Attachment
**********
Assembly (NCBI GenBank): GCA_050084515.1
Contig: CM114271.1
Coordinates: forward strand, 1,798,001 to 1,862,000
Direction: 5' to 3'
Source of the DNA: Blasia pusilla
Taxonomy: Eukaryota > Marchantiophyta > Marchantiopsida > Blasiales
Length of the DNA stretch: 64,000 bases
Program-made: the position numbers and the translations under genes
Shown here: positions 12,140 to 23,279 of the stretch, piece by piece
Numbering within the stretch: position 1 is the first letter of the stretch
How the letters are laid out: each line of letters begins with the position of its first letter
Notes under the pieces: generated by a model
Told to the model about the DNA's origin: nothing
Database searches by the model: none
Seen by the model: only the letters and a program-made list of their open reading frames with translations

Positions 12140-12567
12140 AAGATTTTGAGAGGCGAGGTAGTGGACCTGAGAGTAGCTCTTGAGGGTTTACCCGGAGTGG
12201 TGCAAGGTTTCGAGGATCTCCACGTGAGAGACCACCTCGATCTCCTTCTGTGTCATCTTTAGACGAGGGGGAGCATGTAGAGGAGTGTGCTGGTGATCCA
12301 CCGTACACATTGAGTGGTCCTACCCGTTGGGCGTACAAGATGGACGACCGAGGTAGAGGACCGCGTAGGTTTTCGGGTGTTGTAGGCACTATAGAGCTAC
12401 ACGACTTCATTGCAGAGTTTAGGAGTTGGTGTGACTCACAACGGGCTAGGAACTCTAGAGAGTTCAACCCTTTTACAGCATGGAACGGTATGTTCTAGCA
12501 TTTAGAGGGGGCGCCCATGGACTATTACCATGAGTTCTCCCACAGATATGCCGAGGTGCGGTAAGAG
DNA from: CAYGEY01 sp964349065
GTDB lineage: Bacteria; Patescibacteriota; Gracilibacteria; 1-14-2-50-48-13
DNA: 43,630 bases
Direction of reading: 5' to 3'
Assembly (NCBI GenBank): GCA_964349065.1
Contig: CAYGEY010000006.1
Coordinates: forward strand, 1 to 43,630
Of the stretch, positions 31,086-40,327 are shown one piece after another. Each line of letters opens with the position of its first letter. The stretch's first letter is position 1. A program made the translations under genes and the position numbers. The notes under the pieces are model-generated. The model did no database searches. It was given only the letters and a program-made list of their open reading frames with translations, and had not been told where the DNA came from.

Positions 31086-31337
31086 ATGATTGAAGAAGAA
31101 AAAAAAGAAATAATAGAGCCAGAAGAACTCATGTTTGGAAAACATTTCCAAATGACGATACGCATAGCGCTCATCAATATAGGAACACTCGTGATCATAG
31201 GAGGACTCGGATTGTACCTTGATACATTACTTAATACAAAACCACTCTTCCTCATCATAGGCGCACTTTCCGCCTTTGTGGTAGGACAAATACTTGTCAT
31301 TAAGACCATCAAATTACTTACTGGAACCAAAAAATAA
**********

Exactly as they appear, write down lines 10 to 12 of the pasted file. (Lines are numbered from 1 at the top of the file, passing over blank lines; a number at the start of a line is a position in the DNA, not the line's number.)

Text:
Numbering within the stretch: position 1 is the first letter of the stretch
How the letters are laid out: each line of letters begins with the position of its first letter
Notes under the pieces: generated by a model